What can you do to keep from contracting a number of communicable (contagious) diseases? The answer is to get fully vaccinated. Although all communicable diseases don’t have vaccines, many do. A communicable disease such as smallpox that used to be common is now considered eradicated, thanks to vaccines. Other diseases that used to be considered typical in childhood are now infrequent. The Illinois Department of Public Health states that “Among children born during 1994-2013, vaccination will prevent an estimated 322 million illnesses, 21 million hospitalizations, and 732,000 deaths over the course of their lifetimes.”
Although vaccines are not 100 percent effective, they offer between 80 to 98 percent effectiveness, depending on the disease. By being vaccinated, you help protect the people in our community who cannot receive vaccines because they are immunocompromised or have other medical conditions. The more people that have immunity, the safer the community. This is called “herd immunity.” If you should become ill with a disease for which you’ve been vaccinated, typically the disease will be much milder.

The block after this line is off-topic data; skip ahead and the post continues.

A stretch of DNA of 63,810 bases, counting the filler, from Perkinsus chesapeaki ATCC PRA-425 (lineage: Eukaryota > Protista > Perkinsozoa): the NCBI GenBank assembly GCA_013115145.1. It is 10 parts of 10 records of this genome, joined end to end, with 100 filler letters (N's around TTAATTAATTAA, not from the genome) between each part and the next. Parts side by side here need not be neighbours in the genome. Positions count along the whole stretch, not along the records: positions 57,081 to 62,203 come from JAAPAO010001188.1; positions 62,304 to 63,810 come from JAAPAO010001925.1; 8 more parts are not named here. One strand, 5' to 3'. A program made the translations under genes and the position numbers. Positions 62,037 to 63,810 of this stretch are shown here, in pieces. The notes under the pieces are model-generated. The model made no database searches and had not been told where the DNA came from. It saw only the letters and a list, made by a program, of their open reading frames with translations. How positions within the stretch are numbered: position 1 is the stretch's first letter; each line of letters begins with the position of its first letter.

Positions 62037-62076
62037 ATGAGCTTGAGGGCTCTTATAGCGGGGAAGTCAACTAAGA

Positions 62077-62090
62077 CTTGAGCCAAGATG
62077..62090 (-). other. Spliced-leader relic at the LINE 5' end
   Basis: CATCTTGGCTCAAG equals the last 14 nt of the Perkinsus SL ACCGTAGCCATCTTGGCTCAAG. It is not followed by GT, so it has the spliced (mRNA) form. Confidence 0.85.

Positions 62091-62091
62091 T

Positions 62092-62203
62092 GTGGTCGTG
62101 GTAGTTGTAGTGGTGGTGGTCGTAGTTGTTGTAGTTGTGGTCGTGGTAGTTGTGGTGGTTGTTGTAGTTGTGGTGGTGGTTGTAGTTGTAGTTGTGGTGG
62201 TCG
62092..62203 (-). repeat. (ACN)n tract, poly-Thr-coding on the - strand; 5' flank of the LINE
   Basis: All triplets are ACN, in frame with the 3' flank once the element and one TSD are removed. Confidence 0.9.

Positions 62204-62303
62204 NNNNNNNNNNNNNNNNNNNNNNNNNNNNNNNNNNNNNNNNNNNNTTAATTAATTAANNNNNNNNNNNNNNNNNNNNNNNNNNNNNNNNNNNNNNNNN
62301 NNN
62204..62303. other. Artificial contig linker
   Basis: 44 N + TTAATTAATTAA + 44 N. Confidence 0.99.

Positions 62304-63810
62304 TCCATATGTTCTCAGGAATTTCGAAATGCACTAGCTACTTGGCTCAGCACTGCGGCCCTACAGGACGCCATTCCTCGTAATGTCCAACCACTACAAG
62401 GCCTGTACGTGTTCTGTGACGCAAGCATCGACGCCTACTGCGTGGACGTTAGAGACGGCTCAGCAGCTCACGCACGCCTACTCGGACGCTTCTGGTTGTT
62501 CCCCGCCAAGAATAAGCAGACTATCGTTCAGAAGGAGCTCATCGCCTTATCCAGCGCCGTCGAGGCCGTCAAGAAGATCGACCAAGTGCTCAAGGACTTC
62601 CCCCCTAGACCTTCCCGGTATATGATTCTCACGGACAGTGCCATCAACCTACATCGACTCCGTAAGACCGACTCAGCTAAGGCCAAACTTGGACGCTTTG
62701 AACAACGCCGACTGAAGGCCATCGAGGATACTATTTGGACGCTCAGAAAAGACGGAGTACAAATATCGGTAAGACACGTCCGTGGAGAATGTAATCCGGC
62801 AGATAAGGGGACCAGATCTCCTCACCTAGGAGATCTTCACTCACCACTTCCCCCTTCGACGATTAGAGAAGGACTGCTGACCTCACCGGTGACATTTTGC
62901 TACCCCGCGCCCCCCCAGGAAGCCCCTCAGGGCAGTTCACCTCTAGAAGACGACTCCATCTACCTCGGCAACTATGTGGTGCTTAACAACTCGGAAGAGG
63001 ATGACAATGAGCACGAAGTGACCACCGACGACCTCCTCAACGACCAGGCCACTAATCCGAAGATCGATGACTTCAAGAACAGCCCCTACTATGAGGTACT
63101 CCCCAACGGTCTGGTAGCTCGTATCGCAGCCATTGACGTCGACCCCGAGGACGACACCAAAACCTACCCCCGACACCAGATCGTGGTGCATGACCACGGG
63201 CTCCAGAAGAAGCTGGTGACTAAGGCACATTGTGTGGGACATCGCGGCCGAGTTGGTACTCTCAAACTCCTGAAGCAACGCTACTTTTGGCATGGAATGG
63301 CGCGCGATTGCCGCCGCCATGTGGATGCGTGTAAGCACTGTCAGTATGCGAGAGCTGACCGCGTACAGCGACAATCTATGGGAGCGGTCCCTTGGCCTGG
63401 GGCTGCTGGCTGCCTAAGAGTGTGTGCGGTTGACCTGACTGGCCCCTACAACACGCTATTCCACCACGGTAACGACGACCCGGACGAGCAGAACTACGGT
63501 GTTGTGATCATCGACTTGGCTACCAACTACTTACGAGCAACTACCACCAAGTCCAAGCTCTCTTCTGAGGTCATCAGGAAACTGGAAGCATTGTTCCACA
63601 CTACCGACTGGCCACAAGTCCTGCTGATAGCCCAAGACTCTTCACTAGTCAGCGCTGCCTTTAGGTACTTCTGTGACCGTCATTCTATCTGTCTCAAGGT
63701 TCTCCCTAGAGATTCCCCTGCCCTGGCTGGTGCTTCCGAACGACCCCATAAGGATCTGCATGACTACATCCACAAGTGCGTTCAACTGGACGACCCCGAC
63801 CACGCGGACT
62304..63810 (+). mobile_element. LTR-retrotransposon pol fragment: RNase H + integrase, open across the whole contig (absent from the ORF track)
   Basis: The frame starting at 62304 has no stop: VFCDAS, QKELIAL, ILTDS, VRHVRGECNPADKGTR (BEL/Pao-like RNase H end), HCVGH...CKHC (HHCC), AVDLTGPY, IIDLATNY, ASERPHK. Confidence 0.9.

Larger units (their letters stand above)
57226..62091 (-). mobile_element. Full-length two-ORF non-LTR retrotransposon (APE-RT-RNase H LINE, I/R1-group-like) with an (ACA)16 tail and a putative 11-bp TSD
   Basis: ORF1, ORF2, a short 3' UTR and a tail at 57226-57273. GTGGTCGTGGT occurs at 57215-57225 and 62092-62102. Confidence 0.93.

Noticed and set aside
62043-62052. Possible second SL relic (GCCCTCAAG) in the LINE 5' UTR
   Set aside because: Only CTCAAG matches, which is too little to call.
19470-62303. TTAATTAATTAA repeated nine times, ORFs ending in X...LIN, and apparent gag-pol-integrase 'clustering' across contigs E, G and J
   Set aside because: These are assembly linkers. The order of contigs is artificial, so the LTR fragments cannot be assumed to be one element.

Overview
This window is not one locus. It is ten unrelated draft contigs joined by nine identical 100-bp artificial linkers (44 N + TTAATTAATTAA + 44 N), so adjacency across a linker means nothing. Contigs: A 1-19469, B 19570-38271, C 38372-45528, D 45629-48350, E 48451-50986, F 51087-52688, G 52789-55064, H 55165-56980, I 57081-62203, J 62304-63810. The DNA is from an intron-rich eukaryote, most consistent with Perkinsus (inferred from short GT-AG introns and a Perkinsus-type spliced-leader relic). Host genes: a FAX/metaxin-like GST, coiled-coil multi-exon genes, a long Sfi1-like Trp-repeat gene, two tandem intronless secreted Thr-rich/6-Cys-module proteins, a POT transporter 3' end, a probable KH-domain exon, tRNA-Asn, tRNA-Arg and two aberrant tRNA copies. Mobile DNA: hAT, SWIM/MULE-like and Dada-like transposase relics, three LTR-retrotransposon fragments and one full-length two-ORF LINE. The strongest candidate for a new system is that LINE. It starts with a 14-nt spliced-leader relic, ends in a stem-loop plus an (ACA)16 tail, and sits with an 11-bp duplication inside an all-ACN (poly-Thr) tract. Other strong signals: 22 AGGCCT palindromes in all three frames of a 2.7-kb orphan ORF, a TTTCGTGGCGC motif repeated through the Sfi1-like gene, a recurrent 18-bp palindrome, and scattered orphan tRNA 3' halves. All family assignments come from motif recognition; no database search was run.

In 2015, 17 cases of measles were reported in the state, compared with two the year before. This increase was due in part to an outbreak at a Cook County early learning center.
Over the past…